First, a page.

# inconsummate numbers

N. J. A. Sloane njas at research.att.com
Wed Jan 17 16:18:09 CET 2001

```The following is a message from John Conway about
inconsummate numbers, together with my reply.

Subject: Least inconsummate numbers.
From: John Conway <conway at Math.Princeton.EDU>
Date: Wed, 17 Jan 2001 09:29:57 -0500 (EST)

Neil - I finally found an explicit rule for the least
inconsummate number m(B) to any base B, but it took one hell
of a long time.  Over the weekend I went to the trouble of
reconstructing the entire proof, but haven't yet had the time
to type it into the machine (it's not terribly long, but will
be hard to type because there are lots of detailed formulae
to get right).

Here's the answer.   m(2) = 13?, m(3) = 19?, m(4) = 26?
are what they are - I think the values are listed, but have had
trouble remembering these before.

[This is A052491 - njas ]

Thereafter, m(B) is a
two-digit number  k|s  in base  B,  whose first digit  k  is
the smallest number strictly greater than  B/2, and whose
second digit  s  is

1) for odd bases, alternatingly 1 and 2
(same parity as k).

2) for even bases, the first number in the sequence
2,3,4,5,...   for which  2s+1  is prime to B-1.

So for instance, in base  B = 106, the first digit is 54,
and the second digit 5, since  5,7,9 aren't prime to 105,
but 11 is.

This theorem gives the first proof that the sequence of
inconsummate numbers to any base exists, since it proves
first that there is one, and then the infinitude of the
sequence follows since  Bm  is inconsummate iff  m  is.

However, I suspect there may be a largest inconsummate
number that's NOT a multiple of the base.  It might be very
large indeed, which would lead to very interesting sequences!

Here's a sequence that's interesting in any case - the
list of numbers that are inconsummate to some base.  I haven't
worked it out, but it's easy to do so, since the abave theorem
gives a bound on the base.  It starts  13,... .

JHC

Here's one of the sequences in question:

%I A052491
%S A052491 13,17,29,16,27,30,42,46,62,68,86,92,114,122,147,154,182,192,222,232,
%T A052491 266,278,314,326,367,380,422,436,482,498,546,562,614,632,688,704,762,
%U A052491 782,842,862,926,948,1014,1036,1107,1130,1202,1226,1302,1328,1406,1432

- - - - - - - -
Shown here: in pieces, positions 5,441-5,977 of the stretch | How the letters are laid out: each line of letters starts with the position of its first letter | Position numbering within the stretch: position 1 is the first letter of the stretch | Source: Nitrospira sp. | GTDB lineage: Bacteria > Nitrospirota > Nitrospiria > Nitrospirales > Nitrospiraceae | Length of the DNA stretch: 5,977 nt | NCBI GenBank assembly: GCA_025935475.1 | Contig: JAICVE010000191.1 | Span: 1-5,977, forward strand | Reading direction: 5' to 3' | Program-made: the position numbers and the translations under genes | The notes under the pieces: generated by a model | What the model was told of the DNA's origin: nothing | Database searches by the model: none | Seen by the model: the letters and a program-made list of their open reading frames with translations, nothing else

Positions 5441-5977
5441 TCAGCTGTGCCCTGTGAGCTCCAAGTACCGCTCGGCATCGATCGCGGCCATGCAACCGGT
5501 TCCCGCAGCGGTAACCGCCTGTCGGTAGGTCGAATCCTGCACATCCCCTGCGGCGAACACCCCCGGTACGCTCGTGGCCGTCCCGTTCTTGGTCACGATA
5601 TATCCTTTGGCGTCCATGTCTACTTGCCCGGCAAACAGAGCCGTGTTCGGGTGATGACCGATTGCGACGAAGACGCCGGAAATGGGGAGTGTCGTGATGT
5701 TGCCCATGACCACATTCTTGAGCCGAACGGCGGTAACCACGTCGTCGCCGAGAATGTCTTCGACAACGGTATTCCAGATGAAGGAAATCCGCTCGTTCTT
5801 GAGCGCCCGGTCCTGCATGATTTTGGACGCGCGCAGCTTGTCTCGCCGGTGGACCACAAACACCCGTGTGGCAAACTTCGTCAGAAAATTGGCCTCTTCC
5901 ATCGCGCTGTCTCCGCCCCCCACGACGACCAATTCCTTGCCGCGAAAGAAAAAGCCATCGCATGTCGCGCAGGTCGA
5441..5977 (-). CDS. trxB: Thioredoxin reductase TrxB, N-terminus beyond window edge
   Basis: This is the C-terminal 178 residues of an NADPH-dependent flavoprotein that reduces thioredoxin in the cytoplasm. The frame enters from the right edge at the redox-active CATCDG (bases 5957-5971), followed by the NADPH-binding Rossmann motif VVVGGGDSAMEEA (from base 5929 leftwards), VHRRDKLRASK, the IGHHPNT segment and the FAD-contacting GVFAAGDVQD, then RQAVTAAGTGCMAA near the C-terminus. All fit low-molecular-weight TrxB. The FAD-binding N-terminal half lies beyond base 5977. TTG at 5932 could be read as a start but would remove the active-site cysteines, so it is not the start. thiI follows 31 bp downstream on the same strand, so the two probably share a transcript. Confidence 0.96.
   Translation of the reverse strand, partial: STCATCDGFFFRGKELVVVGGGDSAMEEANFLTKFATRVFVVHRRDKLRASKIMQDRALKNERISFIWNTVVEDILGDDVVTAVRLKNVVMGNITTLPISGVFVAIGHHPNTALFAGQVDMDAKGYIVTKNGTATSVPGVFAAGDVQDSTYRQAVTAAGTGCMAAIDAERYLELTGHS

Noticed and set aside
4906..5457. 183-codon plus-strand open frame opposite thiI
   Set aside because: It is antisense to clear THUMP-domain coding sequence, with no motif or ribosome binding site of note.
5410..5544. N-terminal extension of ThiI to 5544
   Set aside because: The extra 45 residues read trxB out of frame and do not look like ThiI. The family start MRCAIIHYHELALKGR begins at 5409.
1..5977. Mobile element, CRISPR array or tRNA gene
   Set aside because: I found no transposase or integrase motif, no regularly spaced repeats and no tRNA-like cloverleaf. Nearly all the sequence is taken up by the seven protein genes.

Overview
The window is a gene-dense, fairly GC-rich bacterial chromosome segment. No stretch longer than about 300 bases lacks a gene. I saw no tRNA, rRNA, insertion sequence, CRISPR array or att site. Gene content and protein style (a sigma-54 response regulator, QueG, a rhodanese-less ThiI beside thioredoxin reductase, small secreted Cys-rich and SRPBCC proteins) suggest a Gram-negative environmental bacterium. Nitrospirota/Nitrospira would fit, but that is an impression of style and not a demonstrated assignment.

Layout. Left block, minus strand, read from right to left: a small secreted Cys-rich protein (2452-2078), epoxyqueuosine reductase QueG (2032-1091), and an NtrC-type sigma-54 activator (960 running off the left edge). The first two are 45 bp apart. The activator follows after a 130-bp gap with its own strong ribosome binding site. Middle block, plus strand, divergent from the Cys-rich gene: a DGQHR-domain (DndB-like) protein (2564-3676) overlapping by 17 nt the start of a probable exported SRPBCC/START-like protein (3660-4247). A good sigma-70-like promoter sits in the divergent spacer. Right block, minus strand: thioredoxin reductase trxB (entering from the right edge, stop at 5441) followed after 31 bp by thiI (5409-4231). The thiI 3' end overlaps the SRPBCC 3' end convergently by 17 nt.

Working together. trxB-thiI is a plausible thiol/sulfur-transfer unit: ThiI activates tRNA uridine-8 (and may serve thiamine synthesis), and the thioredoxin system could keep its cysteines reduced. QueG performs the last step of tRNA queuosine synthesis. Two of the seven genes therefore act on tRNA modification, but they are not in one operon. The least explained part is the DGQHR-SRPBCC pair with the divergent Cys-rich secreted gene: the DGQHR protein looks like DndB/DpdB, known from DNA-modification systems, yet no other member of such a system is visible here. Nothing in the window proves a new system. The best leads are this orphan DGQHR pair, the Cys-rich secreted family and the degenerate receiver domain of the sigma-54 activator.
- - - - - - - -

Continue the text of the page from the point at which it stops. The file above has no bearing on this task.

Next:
%N A052491 Smallest "inconsummate number" in base n: smallest number such that in base n, no number is this multiple of the sum of its digits.
%O A052491 2,1
%H A052491 <a href="http://gotmath.com/inconsummate">David Radcliffe, Inconsummate Numbers</a>
%K A052491 nonn,nice,easy,base
%Y A052491 Cf. A003635, A058898-A058907.
%e A052491 a(10) = 62, from A003635.
%A A052491 John Conway (conway at Math.Princeton.EDU), Dec 30 2000
%E A052491 Corrected and extended by David Radcliffe (radcliff at uwm.edu), Jan 08 2001. More terms from David Wilson (wilson at aprisma.com), Jan 10 2001

Others are:

%N A058898 Inconsummate numbers in base 2: no number is this multiple of the sum of its digits (in base 2).
%N A058899 Inconsummate numbers in base 3: no number is this multiple of the sum of its digits (in base 3).
%N A058900 Inconsummate numbers in base 4: no number is this multiple of the sum of its digits (in base 4).
%N A058901 Inconsummate numbers in base 5: no number is this multiple of the sum of its digits (in base 5).
%N A058902 Inconsummate numbers in base 6: no number is this multiple of the sum of its digits (in base 6).
%N A058903 Inconsummate numbers in base 7: no number is this multiple of the sum of its digits (in base 7).
%N A058904 Inconsummate numbers in base 8: no number is this multiple of the sum of its digits (in base 8).
%N A058905 Inconsummate numbers in base 9: no number is this multiple of the sum of its digits (in base 9).
%N A003635 Inconsummate numbers in base 10: no number is this multiple of the sum of its digits (in base 10).
%N A058906 Inconsummate numbers in base 11: no number is this multiple of the sum of its digits (in base 11).
%N A058907 Inconsummate numbers in base 12: no number is this multiple of the sum of its digits (in base 12).

Neil

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